Because of this, the Sharpe ratio is a useful tool for comparing investments with different levels of risk. For example, let’s say you want to compare two mutual funds, one with a higher risk and higher return, and the other with a lower risk and lower return. You can use the Sharpe ratio to determine which one could generate more excess return for the risk. You can also use the Sharpe ratio to evaluate the performance of a single investment over time.

### What does a Sharpe ratio of 0.5 mean?

A Sharpe ratio of 0.5 means that an investment generates 0.5% of excess return per unit of risk (usually measured by standard deviation). It suggests that the investment isn’t generating a significant amount of return for the risk.

Comparatively, a ratio of 1.5 means that an investment generates 1.5% of excess return per unit of risk. It suggests that the investment may generate a high return for the amount of risk it takes on, making it an attractive investment option on a risk-adjusted basis.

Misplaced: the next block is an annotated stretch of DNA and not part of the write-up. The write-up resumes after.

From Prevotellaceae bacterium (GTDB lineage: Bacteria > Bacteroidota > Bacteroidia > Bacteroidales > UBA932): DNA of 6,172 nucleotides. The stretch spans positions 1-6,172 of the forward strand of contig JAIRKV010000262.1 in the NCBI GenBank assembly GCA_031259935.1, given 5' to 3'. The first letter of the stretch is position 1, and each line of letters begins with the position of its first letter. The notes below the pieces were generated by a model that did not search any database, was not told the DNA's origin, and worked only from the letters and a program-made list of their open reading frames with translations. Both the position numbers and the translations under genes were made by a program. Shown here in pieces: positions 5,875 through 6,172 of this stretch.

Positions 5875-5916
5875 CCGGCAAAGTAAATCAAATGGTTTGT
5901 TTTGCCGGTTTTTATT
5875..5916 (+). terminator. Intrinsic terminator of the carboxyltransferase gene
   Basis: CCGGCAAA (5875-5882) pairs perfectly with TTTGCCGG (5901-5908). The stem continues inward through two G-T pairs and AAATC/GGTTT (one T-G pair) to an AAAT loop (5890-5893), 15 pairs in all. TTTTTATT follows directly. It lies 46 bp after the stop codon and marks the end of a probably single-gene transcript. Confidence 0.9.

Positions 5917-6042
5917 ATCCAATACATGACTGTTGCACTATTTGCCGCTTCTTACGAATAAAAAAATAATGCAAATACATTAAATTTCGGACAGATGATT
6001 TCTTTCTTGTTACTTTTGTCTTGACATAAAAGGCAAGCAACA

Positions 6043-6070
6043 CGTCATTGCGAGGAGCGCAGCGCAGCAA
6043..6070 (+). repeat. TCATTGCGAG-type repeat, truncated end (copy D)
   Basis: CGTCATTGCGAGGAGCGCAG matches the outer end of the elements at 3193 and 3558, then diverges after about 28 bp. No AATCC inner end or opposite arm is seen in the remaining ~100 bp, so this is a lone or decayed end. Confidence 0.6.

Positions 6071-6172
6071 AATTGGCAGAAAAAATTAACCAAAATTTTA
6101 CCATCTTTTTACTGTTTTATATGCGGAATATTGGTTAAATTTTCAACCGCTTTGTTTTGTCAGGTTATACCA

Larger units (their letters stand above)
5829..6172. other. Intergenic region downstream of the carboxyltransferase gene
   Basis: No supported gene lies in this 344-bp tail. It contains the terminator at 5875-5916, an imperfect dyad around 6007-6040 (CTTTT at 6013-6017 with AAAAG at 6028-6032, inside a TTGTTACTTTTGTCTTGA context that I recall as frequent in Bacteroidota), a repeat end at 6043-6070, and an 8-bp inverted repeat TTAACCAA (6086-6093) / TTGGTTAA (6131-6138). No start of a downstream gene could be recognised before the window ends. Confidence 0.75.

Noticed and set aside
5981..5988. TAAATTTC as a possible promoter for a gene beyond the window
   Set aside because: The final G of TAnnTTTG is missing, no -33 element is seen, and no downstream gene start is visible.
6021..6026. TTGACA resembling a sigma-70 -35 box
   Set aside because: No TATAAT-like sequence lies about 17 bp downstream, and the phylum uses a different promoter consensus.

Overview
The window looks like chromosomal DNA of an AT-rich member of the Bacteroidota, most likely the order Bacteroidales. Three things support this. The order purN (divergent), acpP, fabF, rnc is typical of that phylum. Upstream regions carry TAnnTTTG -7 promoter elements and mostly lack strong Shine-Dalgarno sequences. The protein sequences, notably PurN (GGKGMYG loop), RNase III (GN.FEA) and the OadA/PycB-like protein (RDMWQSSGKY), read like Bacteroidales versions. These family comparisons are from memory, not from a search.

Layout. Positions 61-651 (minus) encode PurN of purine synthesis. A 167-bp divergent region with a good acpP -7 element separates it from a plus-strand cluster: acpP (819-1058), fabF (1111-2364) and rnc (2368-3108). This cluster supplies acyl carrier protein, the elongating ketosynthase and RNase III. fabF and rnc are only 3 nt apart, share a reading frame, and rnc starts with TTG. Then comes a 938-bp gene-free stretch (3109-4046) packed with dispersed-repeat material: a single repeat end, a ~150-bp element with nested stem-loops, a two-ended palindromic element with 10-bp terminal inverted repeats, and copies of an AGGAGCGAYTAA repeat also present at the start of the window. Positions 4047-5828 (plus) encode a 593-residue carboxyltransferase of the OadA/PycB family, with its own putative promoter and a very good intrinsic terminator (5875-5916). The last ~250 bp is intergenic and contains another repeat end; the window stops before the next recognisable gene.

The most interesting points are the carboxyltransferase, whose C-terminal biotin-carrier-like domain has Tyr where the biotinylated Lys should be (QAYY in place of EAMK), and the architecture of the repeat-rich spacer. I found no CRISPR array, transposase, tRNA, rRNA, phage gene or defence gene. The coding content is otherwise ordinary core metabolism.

## Uses and limitations of the Sharpe ratio

The Sharpe ratio is a useful tool for making investment decisions because it allows investors to compare the risk-adjusted returns of different investments. However, it also has some limitations that investors should be aware of.

WEIGH THE RISKS AND BENEFITS

Here is a list of the potential uses and limitations to consider.

##### Uses
• Comparing investments
• Portfolio optimization
• Evaluating investment performance
• Risk management
##### Limitations
• Historical data bias
• Normal distribution assumption
• Lack of consideration for extreme events
• Dependence on the risk-free rate
• Lack of consideration for diversification

### Uses explained